L-glutamate and schizophrenia

NMDA receptor

Dysregulation of glutamatergic neurotransmission has been widely postulated as being involved in the etiology of schizophrenia. In the etiology of schizophrenia I have been stressing the dysregulation tricarboxylic acid (TCA) cycle via dysregulation of aconitase and the 2-oxoglutarate dehydrogenase complex stemming from shortages of coenzyme A.

The TCA cycle produces 2-oxouglutarate. .L-glutamate can be synthesized from 2-oxoglutarate. With dysregulation of the TCA cycle there can be a disruption in the synthesis of L-glutamate which would adversely affect glutamatergic neurotransmission whereby symptoms of schizophrenia could develop. .

Increasing glutamatergic neurotransmission alone via glutamate receptor agonists, however, does not solve the problem. The TCA cycle is still dysregulated.

There is strong focus on NMDA glutamate receptors in research on schizophrenia. Dysregulation of the TCA cycle, however, would dysregulate glutamatergic neurotransmission generally and also dysregulate GABA neurotransmission as GABA is synthesized from L-glutamate . D-serine which is an NMDA receptor agonist has failed in phase II trials where d-serine was being tested for effectiveness against symptoms of schizophrenia though a deuterated (i.e patenable) form of D-serine could still be effective for hair loss.

I hold that only addressing NMDA receptors will always fail in terms of the treatment of schizophrenia. Dysregulation of glutamatergic neurotransmission plays a key role in the etiology of schizophrenia, however, to address dysregulations of glutamatergic neurotransmission in schizophrenia dysregulation of the TCA cycle must be first addressed.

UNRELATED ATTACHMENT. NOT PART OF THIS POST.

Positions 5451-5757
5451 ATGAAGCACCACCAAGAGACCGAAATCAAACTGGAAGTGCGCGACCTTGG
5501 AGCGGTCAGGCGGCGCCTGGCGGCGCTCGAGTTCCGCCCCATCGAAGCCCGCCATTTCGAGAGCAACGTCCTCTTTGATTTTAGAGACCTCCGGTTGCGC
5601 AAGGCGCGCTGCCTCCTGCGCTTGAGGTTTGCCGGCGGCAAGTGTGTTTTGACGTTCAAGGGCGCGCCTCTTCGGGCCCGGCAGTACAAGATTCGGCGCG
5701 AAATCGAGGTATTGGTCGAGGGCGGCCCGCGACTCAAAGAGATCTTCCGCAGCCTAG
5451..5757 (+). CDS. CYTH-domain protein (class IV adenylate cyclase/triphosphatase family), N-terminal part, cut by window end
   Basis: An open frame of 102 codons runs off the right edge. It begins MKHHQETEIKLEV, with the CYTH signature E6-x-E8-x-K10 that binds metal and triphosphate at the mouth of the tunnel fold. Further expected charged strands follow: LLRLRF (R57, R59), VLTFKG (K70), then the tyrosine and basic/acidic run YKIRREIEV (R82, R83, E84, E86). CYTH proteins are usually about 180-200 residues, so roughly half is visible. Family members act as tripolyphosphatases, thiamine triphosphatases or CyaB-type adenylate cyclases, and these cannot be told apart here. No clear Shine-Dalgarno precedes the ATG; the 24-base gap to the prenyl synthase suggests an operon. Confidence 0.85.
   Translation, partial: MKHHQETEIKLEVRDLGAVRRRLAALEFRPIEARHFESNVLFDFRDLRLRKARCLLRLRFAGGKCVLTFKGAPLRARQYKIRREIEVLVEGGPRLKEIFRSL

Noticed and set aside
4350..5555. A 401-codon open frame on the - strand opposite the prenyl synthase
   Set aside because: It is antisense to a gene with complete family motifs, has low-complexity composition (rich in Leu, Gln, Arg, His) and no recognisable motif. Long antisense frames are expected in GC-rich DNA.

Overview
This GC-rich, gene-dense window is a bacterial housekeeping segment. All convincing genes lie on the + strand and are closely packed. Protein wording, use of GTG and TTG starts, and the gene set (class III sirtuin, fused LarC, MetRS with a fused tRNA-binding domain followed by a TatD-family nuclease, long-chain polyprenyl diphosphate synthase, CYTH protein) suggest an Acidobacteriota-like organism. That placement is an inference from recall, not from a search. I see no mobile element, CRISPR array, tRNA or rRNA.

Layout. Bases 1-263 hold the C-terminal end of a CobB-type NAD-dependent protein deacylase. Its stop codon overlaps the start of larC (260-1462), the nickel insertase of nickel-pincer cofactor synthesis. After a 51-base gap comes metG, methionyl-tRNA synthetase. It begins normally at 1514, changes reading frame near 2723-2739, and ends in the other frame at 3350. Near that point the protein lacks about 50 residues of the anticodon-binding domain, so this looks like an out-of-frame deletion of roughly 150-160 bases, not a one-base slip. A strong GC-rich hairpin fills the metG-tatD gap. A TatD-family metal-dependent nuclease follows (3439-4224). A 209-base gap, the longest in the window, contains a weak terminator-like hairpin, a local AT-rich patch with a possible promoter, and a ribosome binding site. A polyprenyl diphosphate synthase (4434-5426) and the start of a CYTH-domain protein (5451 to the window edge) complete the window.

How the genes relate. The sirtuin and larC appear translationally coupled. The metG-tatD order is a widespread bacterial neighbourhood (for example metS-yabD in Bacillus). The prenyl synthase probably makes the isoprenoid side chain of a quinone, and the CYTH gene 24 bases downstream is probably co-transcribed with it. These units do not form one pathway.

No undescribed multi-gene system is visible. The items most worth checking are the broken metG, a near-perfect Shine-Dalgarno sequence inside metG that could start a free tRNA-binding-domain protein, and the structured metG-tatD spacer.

Pantothenic acid and acetylcholine in Alzheimer’s disease

Synthesis of acetylcholine requires acetyl-coenzyme A which donates an acetyl group to choline. With dysregulation of the transsulfuration pathway in Alzheimer’s disease, marked by high levels of homocysteine,  L-cysteine is not synthesized at sufficient levels. See my paper A disease-modifying treatment for Alzheimer’s disease: focus on the trans-sulfuration pathway. With low levels of l-cysteine coenzyme A, which is synthesized from pantothenic acid and which requires l-cysteine for synthesis, is not synthesized at appropriate levels. With low levels of coenzyme A the E2 subunit of the pyruvate dehydrogenase complex is underactive. Acetyl-coenzyme A required for the synthesis of acetylcholine is derived from the pyruvate dehydrogenase complex. Dysregulation of the pyruvate dehydrogenase complex could lead to shortages of acetylcholine in Alzheimer’s disease. Shortages of acetylcholine are a hallmark of Alzheimer’s disease which could be due decreases in the synthesis of coenzyme A is Alsheimer’s disesae.